These lines and planes divide the abdomen into nine separate regions which include the left and right hypochondriac regions, the epigastric region, the umbilical region, the right and left lateral regions, the right and left inguinal regions, and the hypogastric region. Let's explore these nine regions now.
The first region that we'll look at is the hypochondriac region. Hypochondriac originates from the Greek words hypo meaning underneath and chondrion which means cartilage, indicating that this region lies below the costal cartilages of the ribs. We might also recognize this word as having another meaning as it is used to describe someone who is convinced that they are ill when they are not. That's because years ago when doctors couldn't pin down the cause for ailments within this region, they would use the general anatomical term hypochondria as a diagnosis. This word started being used regularly to mean a general illness that doctors didn't believe existed, thus, forming the definition of the word we use today.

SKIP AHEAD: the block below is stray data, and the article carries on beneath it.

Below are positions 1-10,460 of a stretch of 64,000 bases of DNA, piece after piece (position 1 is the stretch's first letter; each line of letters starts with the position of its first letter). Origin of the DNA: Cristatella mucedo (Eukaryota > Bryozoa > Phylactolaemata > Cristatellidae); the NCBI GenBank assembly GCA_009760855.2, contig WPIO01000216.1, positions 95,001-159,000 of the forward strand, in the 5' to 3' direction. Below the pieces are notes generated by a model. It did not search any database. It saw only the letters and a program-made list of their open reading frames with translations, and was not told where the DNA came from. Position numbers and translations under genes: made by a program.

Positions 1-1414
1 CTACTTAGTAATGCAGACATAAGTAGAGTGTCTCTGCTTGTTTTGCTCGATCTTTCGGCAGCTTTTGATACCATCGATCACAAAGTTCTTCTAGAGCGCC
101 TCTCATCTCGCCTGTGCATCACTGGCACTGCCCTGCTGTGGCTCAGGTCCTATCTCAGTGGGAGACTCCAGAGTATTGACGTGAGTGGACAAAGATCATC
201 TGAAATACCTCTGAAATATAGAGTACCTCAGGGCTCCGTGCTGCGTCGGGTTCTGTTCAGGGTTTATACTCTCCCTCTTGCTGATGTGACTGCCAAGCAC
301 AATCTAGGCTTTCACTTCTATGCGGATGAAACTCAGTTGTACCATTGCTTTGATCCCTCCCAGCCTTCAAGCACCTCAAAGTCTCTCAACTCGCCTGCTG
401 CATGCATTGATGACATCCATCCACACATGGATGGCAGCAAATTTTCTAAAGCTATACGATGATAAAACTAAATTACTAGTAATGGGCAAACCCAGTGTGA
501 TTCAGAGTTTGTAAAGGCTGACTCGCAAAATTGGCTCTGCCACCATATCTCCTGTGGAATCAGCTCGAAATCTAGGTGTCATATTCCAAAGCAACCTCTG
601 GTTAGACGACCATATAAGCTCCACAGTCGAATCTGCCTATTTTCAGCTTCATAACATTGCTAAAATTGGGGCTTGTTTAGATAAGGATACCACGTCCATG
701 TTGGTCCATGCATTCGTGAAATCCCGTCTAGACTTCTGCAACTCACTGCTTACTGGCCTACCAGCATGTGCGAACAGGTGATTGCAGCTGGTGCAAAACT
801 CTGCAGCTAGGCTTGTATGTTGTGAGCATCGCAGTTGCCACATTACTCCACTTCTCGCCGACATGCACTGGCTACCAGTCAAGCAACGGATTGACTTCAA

But back to the anatomical region. The hypochondriac region can be divided into left and right regions and sits just above the subcostal plane. Let's begin with the left hypochondriac region. Structures that lie within this region include the tail of the pancreas, the spleen, the left lobe of the liver, the left kidney, parts of the small intestine, parts of the transverse colon, and descending colon, and finally, parts of the stomach. The right hypochondriac region lies on the right side of the upper abdomen above the subcostal plane. Structures that lie within this region include the right lobe of the liver, the gallbladder, the right colic flexure of the large intestine, part of the duodenum, and the upper half of the right kidney.
In between both hypochondriac regions is the epigastric region or epigastrium. As its name suggests, this is the region which lies directly superficial to or over the stomach. From the ancient Greek, epi means upon or above while gastrium relates to the stomach. Therefore, this region obviously contains the stomach – the pyloric part of the stomach to be exact – along with other structures which include the abdominal part of the esophagus.
Lifting the stomach back, we find the spleen, the pancreas, the right and left suprarenal glands and kidneys, the liver which was also removed from this image, parts of the duodenum, and the ureters. The transverse colon which hangs between the right and left colic flexures may also be identified within this region. The transverse colon hangs suspended by the mobile transverse mesocolon and therefore its location can differ slightly from person to person. It is, however, usually located between the epigastric and umbilical regions of the abdomen.